Pronunciation issues

We used to have various threads from time to time on the hen forwm (nothing to do with poultry) about pronunciation difficulties, especially with “ll” and rolled "r"s.

A difficulty I often have is not specific sounds, but combinations of sounds, probably because one sound is asking me to put my tongue in one place, and the other sound is asking me to put my tongue in abother and the movement of the tongue required is at first unusual for an English native speaker.

An example from a word I encountered yesterday (in a real Welsh conversation) was “cysylltiad” (plural “cysylltiadau”, masculine for grammar bugs (“pryfed gramadeg”?), meaning “connection” **, as in: “what connection do you have with Wales?”.

I had to look it up when I got home, and I found the combination of the “ll” and the “t” awkward, somehow.

However, in that case, I just repeated it about 20 times (not very SSiW-ish perhaps), and that seemed to do the trick. That doesn’t always work though.

**[ cf. “cysylltu” to connect, to get in touch. ]

Good word Mike, i think as an aid to memory that word can have pont in front of it, will try to remember next time we speak.

Cheers J.P.

I am having trouble understanding on some words whether it is a ‘v’ sound or a typical ‘th’

Not overly crucial but bugging me all the same.

And another note, I can’t win. Went to start a topic to ask about it, I get a pop-up saying there is another thread about the same thing. So now I go to post in this thread, and another pop-up says ‘no, its very old, do you really want to post here?’ gah.

I have the same problem (with hearing the difference between ‘v’ and ‘th’, that is). I find listening to the word in the various contexts and sentence patterns that are in the exercises tends to straighten it out for me though.

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The one that got me for ages was ‘ardderchog’ - going from the tongue at the front for the ‘dd’ then the back for the ‘ch’. Took me about a year to be able to say it without tripping up.

And today, for some reason, the word is ‘hyfedredd’ - I keep trying to start it like ‘hydref’ and then getting all tangled up.


This is very common. You’re not alone.

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And with the “r” there as well (which we tend to swallow in English, but not in Welsh), makes it even trickier.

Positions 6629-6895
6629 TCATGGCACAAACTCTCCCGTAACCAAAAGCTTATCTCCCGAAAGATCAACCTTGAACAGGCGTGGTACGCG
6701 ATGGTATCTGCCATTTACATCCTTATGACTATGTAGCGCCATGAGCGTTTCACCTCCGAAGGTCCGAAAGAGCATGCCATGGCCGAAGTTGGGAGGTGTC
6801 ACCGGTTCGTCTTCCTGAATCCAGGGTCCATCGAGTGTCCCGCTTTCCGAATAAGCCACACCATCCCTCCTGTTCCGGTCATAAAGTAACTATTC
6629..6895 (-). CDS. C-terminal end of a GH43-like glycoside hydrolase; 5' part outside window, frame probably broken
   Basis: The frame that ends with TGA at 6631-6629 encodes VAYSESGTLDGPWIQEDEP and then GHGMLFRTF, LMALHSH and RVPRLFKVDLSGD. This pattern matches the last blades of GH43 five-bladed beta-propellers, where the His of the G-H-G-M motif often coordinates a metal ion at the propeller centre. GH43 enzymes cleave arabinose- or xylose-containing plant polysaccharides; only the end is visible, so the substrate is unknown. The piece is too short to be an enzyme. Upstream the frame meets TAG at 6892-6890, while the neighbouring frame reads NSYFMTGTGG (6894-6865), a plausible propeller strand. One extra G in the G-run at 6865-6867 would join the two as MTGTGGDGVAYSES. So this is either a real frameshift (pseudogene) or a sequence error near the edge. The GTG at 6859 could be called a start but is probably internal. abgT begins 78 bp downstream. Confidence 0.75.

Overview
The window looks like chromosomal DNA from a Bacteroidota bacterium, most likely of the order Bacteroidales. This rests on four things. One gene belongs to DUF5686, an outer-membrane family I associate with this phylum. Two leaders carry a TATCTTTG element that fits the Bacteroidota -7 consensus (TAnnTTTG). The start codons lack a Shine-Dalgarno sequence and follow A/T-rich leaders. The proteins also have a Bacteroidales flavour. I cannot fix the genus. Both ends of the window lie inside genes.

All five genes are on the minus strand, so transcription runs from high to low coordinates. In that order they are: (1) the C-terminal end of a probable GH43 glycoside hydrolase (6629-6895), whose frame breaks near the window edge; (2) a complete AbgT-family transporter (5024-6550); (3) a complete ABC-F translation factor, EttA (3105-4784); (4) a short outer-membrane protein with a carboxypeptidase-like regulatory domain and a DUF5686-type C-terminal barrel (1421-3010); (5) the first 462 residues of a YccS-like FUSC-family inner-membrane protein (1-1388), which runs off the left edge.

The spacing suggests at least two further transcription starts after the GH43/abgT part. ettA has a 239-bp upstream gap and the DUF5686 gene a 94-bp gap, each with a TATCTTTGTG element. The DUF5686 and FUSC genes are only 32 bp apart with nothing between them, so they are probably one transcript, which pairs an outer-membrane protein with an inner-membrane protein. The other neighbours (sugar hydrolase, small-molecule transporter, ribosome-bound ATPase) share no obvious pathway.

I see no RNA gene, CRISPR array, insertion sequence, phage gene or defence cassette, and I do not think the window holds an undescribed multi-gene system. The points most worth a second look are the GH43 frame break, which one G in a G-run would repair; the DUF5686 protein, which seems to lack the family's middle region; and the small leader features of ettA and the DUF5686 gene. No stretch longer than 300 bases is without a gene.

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I use the cheat’s way out for ardderchog. I say gwych :slight_smile:

(Subtleties of language are lost somewhat on me ;))


At least it’s not just me then. Its going on the to-do list to find out for sure at some point along this adventure.

Hearing can be a problem, yes. I have it too. That’s why I love quite many times to have words written infront of me, maybe just to establish are those more words or just one, for example. No particular word or structure though … Some are easier to hear and say, some harder … :slight_smile:

And … pulling old topic out of the storage rather then having more of the same kind I like more. Those things discussed on here can never be too old to bring them up again, don’t you think so, and the forum can be tidier. :sunny:

I’m having some troubles with understanding where the stress should go in a word. Sometimes, when I listen to the native speakers and try to copy their pronunciation, it seems like all the vowels are stressed. It makes the language very beautiful and melodic, but I’m afraid that I’m mispronouncing most words just beause I can’t figure out where exactly the stress is.

Stress normally happens on the next to last syllable. So, in the ardderchog example, it would be arDDERchog.

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Thanks a lot! I probably get confused because the vowels that are not stressed can sound very long and full-quality too, which doesn’t happen a lot in other languages I speak.

You remind of of the interesting question of why, if Welsh has a special symbol - circumflex or to bach - to mark long vowels, it is not used consistently? This would be a relatively simple and painless “spelling reform” to make, so I wonder why it is not done. But there may be good reasons known to the guardians of the language.

I was wondering the same thing

I have trouble hearing the difference between ‘s’ and ‘ll’

Me too, because sometimes it is not present in words where it should be present, like hen. Maybe it’s some historical tradition?

I alaso have trouble pronouncing mh, nh and ngh. I am sure there’s a correct way to say them but I don’t know it, and the textbooks are vague on this subject.

So do I. I evidently had such huge problems that I put more of my “brain space” to how I should pronunce them instead of where to put them so I’m in troubles now … :slight_smile:

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Oh yes, the problem is they’re also the sounds that only happen in mutations( So it’s already difficult anough to figure out where they should be.
Have you found a way to pronounce them?

No, not me … If I’m (let’s say) somehow good with “ll” I’m bad, bad, bad with those. three (or whatever in count).